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International Lead Poisoning Awareness Week 2014

Lead paint is a major source of potential lead poisoning for young children. The International Lead Poisoning Prevention Week of Action, co-led by the World Health Organization (WHO)and United Nations Environment Programme (UNEP), was established to raise awareness of the widespread availability of lead paint. Watch short videos from the WHO introducing the topic here.

See information about some of the activities carried out by IPEN Participating Organizations below.


Environment and Social Development Organization-ESDO

  • Carried out a procession in the city to raise awareness
  • Gave various media interviews:

- Daily Observer: Children for ban on lead based paints
- Daily Sun: Govt urged to ban production, import of lead-based paint
- News Today:Govt urged to ban lead contained paints


Centre de Recherche et d'Education pour le Développement (CREPD)


Toxics Link

  • Created a short video focused on lead and its hazards on human health (especially on children)


Center for Public Health and Environmental Development (CEPHED)

- The Himalayn Times: Study finds lead dust a real threat to children

-  BBC Nepali New Services (27 October, 2014), with special science reporting that included a response from the Government of Nepal, Ministry of Science, Technology and Environment (MOSTE)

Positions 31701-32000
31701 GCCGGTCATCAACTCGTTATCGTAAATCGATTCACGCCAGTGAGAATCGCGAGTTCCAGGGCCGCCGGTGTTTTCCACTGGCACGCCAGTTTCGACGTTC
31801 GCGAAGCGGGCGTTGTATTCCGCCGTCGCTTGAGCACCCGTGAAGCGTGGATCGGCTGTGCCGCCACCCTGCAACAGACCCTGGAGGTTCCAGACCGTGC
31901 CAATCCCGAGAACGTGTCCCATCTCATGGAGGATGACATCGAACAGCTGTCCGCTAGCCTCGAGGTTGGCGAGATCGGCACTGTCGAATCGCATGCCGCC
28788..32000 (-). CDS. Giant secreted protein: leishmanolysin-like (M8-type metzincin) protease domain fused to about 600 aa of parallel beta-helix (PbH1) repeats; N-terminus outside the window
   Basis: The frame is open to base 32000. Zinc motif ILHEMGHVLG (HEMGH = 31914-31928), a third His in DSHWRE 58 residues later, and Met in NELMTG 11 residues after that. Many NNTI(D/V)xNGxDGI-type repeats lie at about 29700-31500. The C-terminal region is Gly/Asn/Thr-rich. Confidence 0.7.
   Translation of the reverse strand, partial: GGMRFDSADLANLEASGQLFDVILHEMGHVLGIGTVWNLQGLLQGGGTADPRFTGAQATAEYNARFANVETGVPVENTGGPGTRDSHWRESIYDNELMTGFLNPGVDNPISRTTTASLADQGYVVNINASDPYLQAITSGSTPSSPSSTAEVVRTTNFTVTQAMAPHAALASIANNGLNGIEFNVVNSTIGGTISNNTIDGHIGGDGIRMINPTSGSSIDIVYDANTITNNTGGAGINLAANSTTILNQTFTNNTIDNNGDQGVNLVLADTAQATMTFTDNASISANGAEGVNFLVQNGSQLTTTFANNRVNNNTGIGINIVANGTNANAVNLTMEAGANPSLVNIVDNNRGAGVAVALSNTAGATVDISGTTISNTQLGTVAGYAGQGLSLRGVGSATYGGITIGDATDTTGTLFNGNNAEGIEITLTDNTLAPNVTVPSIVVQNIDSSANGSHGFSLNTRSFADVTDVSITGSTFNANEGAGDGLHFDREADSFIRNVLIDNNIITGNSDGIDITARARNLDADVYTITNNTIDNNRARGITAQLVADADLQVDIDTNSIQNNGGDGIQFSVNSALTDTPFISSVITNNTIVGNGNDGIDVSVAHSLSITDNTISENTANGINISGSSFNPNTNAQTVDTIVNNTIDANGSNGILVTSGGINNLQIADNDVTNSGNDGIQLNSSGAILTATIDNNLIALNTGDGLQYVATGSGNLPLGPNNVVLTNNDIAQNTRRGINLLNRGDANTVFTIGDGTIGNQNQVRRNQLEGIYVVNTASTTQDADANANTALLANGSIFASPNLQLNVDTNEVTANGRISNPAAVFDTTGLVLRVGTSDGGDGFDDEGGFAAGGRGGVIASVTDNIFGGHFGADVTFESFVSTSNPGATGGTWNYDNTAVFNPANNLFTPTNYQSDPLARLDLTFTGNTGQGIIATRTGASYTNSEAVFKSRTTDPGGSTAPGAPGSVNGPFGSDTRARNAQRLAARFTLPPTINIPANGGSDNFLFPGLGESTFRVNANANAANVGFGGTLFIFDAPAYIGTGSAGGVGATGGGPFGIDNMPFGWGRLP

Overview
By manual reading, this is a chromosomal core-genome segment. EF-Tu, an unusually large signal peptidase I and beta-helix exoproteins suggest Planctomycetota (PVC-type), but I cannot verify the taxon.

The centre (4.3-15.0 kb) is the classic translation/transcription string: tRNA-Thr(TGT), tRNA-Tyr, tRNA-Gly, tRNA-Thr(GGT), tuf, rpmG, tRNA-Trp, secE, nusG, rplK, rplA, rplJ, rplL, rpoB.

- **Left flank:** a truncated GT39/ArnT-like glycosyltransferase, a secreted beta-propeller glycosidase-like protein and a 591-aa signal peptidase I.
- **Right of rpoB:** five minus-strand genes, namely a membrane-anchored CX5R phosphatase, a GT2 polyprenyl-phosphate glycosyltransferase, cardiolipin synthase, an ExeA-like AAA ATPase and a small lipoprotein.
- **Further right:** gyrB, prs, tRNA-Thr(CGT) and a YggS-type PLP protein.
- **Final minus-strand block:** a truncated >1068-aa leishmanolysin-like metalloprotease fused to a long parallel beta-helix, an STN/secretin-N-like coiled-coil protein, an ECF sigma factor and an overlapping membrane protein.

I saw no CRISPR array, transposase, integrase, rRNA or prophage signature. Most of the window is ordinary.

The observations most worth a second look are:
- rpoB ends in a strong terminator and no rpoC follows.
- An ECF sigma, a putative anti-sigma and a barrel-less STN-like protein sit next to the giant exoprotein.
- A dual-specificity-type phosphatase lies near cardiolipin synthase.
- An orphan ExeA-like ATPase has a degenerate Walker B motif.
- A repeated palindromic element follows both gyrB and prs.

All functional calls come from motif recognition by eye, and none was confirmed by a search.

- a special report in Anapurna Post daily (1 November, 2014):

Annapurna Post Daily


EcoWaste Coalition

Sri Lanka

  • Provided lead-safe paints to repaint Dear Kids pre-school in Kottawa (news story in The Nation)


Agenda for Environment and Responsible Development (AGENDA)


  • Prepared information for press and held a press conference (news story in The Citizen)
  • Visited and held an awareness-raising session with teachers and students at a primary school


AGENDA representative being interviewed by the press


  • Held an event entitled "Protect Thai Children's IQ from Lead Poisoning" at the National Children's Hospital, whicb consisted of policy roundtable discussions and exhibitions. A total of 193 people participated, including policy makers, pediatricians, toxicologists, childcare center teachers, paint manufacturers, journalists, academics, and others.
  • Released new data from a national survey of 129 Thai paint Small and Medium-sized Enterprises (SMEs). The study by National Institute of Development Administration (NIDA) found that 95% of Thai paint SMEs are willing to remove lead from paint but call on the government to issue a clear-cut policy, such as a mandatory standard, and implement strict enforcement measures to ensure compliance by all paint manufacturers. 

Gilbert Kuepouo, Director of CREPD, being interviewed on "Bonjour" television programParticipants of ESDO's action to raise awareness about the harms from lead paint (Photo by Daily Observer)Group of students at the primary school in Tanzania